Whitwell, Symphony Nr. 1, “The Viennese Legacy”

AUD $80

The “dark side” of the Viennese waltz. The two movements are a continuous development of a single theme.


Symphony Nr. 1, “The Viennese Legacy”
David Whitwell (1937–)

Date: 1987
Duration: 11:30
Level: 5


Concert Band
Full Score
Flute I-II
Oboe I-II
Bassoon I-II
B-flat Soprano Clarinet I-II-III
B-flat Bass Clarinet
E-flat Alto Saxophone I-II
B-flat Tenor Saxophone
E-flat Baritone Saxophone
B-flat Trumpet I-II-III
Horn in F I-II-III-IV
Trombone I-II-III
Snare Drum
Bass Drum


When I was serving as Associate First Horn in the US Air Force Symphony Orchestra and Band, in Washington, DC, I frequently had the occasion to perform authentic background music in one or other of the famous hotels where political dinners were held. It could be quite interesting, as on one occasion when I was able to observe a vibrant conversation between Harry S. Truman and John F. Kennedy, but at the same time I never forgot that I was not a guest but rather an anonymous, unseen musician in the balcony. And against this ignominious status the performance often required considerable skill, as performing quantities of Strauss Waltzes I had never heard with no rehearsal.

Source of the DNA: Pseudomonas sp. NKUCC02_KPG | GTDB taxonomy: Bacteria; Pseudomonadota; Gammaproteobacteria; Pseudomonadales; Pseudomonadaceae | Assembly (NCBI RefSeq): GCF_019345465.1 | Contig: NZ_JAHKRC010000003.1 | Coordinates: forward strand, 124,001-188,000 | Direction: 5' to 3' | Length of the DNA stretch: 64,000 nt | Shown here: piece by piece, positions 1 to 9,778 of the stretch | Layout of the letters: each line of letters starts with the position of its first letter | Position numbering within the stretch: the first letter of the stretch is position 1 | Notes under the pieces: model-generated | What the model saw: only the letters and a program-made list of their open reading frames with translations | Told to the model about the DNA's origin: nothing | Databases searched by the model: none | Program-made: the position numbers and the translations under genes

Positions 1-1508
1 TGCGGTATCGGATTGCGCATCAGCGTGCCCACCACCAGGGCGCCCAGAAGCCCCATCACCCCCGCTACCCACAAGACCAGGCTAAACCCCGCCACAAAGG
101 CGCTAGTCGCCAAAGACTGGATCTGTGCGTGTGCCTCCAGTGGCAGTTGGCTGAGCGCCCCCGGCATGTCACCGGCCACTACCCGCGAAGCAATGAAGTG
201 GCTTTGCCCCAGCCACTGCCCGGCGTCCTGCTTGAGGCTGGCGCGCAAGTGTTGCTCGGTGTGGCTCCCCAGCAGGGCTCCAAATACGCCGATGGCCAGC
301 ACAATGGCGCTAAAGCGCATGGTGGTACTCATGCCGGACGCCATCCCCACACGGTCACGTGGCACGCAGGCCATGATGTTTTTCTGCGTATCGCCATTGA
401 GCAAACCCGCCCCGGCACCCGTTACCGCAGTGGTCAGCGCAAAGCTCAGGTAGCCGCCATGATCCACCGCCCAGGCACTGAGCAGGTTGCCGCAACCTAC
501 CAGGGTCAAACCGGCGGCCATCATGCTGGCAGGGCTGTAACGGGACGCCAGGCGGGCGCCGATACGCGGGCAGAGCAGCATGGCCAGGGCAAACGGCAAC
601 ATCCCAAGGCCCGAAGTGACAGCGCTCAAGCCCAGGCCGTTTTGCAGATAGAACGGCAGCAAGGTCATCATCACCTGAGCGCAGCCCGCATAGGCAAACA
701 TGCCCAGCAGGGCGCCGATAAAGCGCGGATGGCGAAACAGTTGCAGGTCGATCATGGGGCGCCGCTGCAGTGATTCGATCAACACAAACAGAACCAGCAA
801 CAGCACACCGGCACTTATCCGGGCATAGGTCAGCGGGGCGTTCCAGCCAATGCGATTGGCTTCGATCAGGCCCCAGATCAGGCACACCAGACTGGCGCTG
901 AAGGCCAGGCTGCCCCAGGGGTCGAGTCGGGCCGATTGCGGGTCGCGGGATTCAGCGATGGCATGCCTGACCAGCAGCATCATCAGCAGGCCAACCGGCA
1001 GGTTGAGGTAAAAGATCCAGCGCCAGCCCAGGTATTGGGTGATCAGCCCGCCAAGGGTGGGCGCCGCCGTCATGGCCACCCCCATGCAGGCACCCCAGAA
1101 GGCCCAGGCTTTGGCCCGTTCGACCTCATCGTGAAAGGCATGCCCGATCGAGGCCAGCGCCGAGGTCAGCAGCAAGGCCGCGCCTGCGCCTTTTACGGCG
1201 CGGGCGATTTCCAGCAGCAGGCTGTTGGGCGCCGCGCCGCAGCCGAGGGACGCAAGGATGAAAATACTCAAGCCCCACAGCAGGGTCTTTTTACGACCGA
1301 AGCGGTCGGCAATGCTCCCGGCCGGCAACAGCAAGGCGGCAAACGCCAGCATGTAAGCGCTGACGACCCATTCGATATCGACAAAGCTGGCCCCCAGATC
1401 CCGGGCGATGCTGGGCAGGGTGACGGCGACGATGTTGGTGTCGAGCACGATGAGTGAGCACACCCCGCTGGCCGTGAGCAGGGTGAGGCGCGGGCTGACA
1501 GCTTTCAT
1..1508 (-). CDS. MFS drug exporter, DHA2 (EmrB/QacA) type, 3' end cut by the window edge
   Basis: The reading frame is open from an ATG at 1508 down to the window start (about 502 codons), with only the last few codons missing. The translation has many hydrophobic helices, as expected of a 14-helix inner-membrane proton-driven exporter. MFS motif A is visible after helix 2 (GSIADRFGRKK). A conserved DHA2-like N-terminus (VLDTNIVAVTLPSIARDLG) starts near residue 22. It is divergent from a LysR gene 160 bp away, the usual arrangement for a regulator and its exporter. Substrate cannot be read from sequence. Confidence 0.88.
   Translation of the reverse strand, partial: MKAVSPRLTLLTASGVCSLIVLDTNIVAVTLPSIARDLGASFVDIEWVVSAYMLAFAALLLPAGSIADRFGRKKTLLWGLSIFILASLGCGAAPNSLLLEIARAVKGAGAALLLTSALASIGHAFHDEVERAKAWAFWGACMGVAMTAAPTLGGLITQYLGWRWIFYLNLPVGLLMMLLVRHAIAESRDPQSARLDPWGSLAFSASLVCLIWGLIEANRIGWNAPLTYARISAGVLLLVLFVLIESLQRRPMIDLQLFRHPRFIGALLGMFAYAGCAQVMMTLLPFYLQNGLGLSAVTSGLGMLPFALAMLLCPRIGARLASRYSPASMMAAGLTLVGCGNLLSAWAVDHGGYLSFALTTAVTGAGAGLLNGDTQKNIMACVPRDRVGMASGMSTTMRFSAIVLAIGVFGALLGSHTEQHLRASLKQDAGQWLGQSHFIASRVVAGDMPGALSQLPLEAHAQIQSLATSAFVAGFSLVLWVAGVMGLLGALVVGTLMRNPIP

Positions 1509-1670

All this came to mind one bitterly cold day in Vienna when, late at night, I saw
a solitary horn player, poorly dressed for the weather, struggling in the face of the strong wind with his horn case on his back. This poor musician had no doubt been performing some festive music at the Hofburg, helping provide entertainment music for the aristocrats of Vienna who were now riding home in their chauffeured limousines. It was thinking of him that brought this music to the surface; the “dark side” of the Viennese waltz. The two movements are a continuous development of a single theme.

David Whitwell

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